By Julian Singer
Simec Atlantis Energy had a tough year in 2021. The company is mainly known for its tidal stream turbines located in the Pentland Firth in the north of Scotland, but in recent years it has tried to diversify into other renewables. In 2017 the company purchased the closed Uskmouth coal-fired power station near Newport in Wales with the intention of converting it to use pellets derived from landfill waste as its input.
Simec argued that this would reduce the amount of landfill and the carbon emissions therefrom, and would consume plastic and other undesirable compounds. However, there was no plan to capture the carbon emissions from the plant, presumably because of the expense and the lack of any ready-made facility to use or store the CO2. Various green organisations objected to the emissions, and the Welsh government was against the scheme. In April 2022 Simec halted development and effectively abandoned the idea.
The company has put a large effort into developing the design for the project as well as testing suitable waste sources and building up expertise. This knowledge can be used elsewhere, for example in Poland and the Czech Republic, where there is interest in moving power stations away from coal to an intermediate input such as waste before they can be replaced by fully renewable power. Emissions would be cut, although far from eliminated.
In the meantime, Simec still own the site of the old power station and the power station itself (a classic and to some an iconic building). It intends to lease out space to other renewable energy projects. The first of these was announced in May 2022 for a 230MW/430 MWh battery storage system to be owned and operated by Quinbrook Infrastructure Partners. It uses Li-ion cells and is due for completion in 2024.
Unfortunately, the MeyGen project (the tidal stream turbines) has also been having problems, with three out of the four turbines out of the water for much of 2021 for repair. This took longer than expected due to a lack of funds, which was eventually solved by a loan of £2.5 million from Scottish Enterprise. One turbine was redeployed in March 2022 and another in September. The last one is expected to be re-installed in Q1 2023, and will include a new “wet mate” connection system which the company claims will halve the cost of future turbine recoveries.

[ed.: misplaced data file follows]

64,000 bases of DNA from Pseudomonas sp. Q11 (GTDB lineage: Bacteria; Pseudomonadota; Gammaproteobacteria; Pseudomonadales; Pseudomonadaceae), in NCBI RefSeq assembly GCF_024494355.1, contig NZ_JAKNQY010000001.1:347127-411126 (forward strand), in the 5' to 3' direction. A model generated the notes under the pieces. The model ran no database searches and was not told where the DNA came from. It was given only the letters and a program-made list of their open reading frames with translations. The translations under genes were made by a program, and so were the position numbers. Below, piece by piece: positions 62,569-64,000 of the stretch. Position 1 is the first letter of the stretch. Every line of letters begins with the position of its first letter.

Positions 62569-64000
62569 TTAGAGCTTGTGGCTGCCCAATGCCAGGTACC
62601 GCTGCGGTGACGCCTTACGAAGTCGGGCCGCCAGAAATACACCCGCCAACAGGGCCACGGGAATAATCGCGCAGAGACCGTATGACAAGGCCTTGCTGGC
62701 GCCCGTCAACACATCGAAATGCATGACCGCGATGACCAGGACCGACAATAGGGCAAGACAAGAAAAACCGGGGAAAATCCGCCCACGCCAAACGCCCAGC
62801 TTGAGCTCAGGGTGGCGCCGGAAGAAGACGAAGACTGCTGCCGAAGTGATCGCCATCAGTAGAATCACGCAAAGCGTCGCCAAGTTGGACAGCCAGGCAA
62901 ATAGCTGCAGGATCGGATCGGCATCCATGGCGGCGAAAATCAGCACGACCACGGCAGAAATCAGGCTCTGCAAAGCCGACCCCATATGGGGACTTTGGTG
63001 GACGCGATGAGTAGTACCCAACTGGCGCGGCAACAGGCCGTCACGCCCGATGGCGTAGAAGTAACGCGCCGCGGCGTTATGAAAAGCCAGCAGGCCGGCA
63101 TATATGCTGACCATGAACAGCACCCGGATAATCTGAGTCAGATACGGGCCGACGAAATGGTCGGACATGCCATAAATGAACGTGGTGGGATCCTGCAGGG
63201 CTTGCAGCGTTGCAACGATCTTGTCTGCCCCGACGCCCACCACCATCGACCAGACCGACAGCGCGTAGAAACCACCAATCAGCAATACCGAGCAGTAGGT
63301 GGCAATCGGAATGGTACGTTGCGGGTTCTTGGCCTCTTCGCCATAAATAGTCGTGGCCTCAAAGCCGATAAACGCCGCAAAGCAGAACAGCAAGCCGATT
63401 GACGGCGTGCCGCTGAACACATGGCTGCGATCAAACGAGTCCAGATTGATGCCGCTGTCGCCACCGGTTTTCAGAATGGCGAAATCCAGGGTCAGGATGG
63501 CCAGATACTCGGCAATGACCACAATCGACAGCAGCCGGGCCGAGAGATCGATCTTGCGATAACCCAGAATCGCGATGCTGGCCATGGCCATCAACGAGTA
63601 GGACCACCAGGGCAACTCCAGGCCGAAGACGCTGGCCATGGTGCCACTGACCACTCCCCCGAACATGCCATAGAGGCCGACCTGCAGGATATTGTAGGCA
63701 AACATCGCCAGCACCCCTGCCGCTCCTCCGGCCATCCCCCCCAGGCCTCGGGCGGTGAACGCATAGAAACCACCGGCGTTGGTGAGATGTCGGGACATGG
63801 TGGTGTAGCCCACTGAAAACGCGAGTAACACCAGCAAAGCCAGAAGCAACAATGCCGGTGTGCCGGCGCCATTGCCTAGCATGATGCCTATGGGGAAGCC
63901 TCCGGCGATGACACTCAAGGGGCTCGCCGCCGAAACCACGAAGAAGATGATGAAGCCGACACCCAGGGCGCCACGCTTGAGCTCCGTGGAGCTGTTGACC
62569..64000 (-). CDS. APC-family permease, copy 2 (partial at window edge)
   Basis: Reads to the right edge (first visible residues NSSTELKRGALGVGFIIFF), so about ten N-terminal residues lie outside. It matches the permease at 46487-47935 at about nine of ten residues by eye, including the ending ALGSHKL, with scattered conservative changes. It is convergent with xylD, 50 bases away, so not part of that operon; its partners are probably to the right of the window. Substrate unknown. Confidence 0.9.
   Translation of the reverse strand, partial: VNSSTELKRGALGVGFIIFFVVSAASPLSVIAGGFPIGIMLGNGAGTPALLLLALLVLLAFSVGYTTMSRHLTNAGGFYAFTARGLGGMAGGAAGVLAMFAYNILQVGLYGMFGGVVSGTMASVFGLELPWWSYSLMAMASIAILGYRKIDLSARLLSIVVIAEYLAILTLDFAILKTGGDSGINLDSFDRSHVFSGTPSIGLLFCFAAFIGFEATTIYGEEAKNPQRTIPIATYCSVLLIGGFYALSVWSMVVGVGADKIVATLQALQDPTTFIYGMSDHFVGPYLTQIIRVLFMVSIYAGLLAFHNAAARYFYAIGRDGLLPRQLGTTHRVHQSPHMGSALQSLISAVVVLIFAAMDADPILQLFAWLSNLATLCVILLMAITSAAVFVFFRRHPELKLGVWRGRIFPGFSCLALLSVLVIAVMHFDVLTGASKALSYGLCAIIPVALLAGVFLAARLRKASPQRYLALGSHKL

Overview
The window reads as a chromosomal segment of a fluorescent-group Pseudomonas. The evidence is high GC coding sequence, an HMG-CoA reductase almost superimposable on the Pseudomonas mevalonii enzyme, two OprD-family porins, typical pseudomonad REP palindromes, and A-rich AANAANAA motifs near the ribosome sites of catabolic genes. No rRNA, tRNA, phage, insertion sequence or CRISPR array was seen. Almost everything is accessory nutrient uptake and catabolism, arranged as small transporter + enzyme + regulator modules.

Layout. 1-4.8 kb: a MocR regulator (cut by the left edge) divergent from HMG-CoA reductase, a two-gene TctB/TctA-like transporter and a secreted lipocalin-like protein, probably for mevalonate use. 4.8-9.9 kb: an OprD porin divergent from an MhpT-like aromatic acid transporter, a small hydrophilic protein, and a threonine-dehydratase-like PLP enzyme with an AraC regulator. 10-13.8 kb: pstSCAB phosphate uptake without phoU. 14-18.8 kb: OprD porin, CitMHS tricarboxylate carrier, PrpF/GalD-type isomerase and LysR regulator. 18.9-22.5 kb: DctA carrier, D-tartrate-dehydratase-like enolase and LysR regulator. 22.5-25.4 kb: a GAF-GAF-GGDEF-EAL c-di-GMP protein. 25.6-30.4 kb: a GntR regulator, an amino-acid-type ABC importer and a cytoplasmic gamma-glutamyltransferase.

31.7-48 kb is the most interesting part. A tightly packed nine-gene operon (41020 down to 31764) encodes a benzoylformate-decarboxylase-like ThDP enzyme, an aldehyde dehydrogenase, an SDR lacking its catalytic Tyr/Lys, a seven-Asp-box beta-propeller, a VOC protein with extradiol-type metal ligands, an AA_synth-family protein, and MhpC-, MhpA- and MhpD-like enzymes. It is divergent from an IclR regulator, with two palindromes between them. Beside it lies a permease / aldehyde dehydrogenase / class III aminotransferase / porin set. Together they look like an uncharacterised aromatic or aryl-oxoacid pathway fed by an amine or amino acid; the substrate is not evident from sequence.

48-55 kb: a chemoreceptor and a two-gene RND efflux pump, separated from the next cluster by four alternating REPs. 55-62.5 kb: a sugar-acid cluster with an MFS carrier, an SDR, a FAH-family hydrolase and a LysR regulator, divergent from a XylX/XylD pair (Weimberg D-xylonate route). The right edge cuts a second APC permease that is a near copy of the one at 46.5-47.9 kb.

These problems are not encouraging for the future of tidal stream energy. They reflect exactly what critics have always said: that the environment is too rough for turbines and the maintenance costs too high. The DBEIS, however, has become a supporter. For the latest Contract for Difference auction in July it placed tidal power in a separate category. Among others, MeyGen Phase 2 won a contract at a price of £178.54 per MWh for 15 years. For comparison offshore wind farms won contracts £37.35 per MWh. (In earlier auctions tidal power had to bid against wind power and lost easily.) Phase 2 will add 28MW to the 6MW already installed, small compared with new offshore wind farms.
The financial performance reflects the problems. Revenue fell from $82.8m in 2020 to £16.7m in 2021 increasing the loss after tax from £19.4m to £74.1m. However much of this loss is from writing off the value of the Uskmouth Power Station. In the first half of 2022 revenue was still low at £3.4m (first half 2021: £5.9m) but the loss was down at £8.6m (first half 2021: £11.7m).
Simec has not chosen an easy path. The Chairman, Duncan Black, is emphatic that Simec is “..a developer of innovative sustainable alternative energy solutions” and is not interested in commoditised projects such as wind and solar. Promoters of renewable energy might feel that it is worth exploring the commerciality of tidal stream energy, but investors might be less enthusiastic. The share price stands at 1.7 pence, somewhat above its low of 1.132p in February.